To determine the effects of oral anti-CD3 antibody treatment on plaque component, we next performed immunohistochemical studies of atherosclerotic lesions in the aortic sinus. Interestingly, the atherosclerotic lesions of anti-CD3–treated mice showed a marked 38% reduction in the accumulation of macrophages (P<0.01) and also a 30% decrease in CD4+ T-cell infiltration (P<0.01) compared with control mice (Figure 3A and 3B). In addition, immunohistochemical analysis of the plaques showed that relative smooth muscle cell and collagen contents in the aortic sinus plaques tended to be increased in anti-CD3–treated mice, but this did not reach statistical significance (Figure 3A and 3B). These results suggest that oral anti-CD3 antibody treatment reduces plaque inflammation, which may lead to decreased lesion development.
Expression of Inflammatory Markers and Regulatory T-Cell Markers in Atherosclerotic Plaques
To reveal the mechanisms of reduced plaque development and inflammatory cell recruitment, we examined mRNA expressions of the proinflammatory molecules in atherosclerotic aortas by quantitative reverse transcription (RT)-PCR. We found that proinflammatory cytokines such as interferon (IFN)-γ and interleukin (IL)-6, adhesion molecules such as intercellular adhesion molecule (ICAM)-1 and vascular cell adhesion molecule (VCAM)-1, chemokine monocyte chemoattractant protein (MCP)-1, and macrophages detected by CD68 were markedly reduced in anti-CD3–treated mice compared with control mice (P<0.05; Figure 4A and data not shown).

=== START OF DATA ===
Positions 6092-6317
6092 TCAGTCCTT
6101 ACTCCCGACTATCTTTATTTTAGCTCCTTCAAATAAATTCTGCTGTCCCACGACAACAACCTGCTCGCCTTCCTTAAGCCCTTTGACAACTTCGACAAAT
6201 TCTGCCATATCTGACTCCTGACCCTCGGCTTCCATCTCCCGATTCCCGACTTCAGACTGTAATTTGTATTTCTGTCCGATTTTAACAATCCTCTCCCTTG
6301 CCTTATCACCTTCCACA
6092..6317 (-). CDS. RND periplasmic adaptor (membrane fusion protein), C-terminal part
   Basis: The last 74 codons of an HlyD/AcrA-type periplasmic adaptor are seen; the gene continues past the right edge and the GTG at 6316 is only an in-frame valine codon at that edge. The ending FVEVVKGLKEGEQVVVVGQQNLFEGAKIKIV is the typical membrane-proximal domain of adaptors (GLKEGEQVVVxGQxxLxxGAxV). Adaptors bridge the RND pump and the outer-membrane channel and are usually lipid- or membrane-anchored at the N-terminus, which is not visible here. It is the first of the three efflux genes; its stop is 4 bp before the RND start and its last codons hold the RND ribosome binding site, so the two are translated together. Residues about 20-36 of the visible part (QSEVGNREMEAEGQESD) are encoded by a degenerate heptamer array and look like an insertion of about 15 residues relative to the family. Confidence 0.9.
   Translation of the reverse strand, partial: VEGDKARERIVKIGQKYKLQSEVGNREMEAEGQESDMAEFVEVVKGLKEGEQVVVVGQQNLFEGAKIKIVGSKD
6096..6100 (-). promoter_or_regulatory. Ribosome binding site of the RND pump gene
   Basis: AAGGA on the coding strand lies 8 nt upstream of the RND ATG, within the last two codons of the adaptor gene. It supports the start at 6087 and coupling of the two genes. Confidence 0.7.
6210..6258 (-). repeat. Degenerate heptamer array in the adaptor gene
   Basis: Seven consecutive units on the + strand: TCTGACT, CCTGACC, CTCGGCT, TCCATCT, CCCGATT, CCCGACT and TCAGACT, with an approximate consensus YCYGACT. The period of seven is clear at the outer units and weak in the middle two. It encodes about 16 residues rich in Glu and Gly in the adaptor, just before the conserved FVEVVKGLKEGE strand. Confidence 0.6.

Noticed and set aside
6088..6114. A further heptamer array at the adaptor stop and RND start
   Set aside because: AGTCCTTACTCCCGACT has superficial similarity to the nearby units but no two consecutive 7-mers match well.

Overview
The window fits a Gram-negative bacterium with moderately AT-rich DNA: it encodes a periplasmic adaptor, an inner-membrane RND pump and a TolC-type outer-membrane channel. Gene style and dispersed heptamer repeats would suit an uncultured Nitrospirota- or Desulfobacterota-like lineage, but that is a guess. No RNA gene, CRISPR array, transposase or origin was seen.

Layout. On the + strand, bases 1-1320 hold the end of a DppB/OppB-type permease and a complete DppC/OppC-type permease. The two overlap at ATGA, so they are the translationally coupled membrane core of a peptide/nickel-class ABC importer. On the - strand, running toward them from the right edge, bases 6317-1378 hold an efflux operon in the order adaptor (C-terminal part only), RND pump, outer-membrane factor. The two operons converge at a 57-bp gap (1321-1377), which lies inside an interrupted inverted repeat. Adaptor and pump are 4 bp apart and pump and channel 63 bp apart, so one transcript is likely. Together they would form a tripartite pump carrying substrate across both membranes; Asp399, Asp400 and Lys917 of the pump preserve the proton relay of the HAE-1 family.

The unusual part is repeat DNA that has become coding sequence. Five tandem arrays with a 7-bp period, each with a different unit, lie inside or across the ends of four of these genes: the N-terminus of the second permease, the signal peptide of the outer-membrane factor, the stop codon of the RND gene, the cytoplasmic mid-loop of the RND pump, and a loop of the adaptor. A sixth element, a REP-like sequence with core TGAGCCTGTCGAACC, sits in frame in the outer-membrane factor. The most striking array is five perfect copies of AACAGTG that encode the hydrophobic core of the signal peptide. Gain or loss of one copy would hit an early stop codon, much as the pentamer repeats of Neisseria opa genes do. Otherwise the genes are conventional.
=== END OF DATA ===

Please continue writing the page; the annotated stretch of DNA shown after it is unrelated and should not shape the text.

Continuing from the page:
Recent studies suggest that antigen presentation may occur within the atherosclerotic plaque in addition to the lymphoid organs and that Tregs migrate to the atherosclerotic lesions to suppress local immune responses,19,20 although actual roles of intraplaque Tregs in atherogenesis have not yet been clarified. To determine whether increased accumulation of Tregs into the plaques is involved in the reduction of atherosclerotic lesion formation, we analyzed the expression of Treg-associated markers in the lesions by quantitative reverse transcription PCR (RT-PCR). We found no significant differences in the relative mRNA expressions of CD4+LAP+ Treg-derived cytokine TGF-β or natural Treg-specific markers Foxp3 and CD25 in the plaques among the 2 groups (Figure 4A). Furthermore, immunohistochemical studies of atherosclerotic lesions with the use of anti-Foxp3 antibody demonstrated an increase in the number of natural Tregs within the plaque of anti-CD3–treated mice (Figure 4B). When it is taken into consideration that anti-CD3–treated mice have less plaque in the aorta than control mice, this result is consistent with the quantitative RT-PCR analysis of Treg-specific markers. These data indicate that oral anti-CD3 antibody treatment could inhibit the migration of effector T cells into the lesion selectively and relatively increase the proportion of natural Tregs in atherosclerotic plaque that might suppress pathogenic T-cell immune responses or macrophage activation as well as in the lymphoid organs.
Effects of Oral Anti-CD3 Antibody on Cytokine Production in Lymphocytes From Spleen and MLNs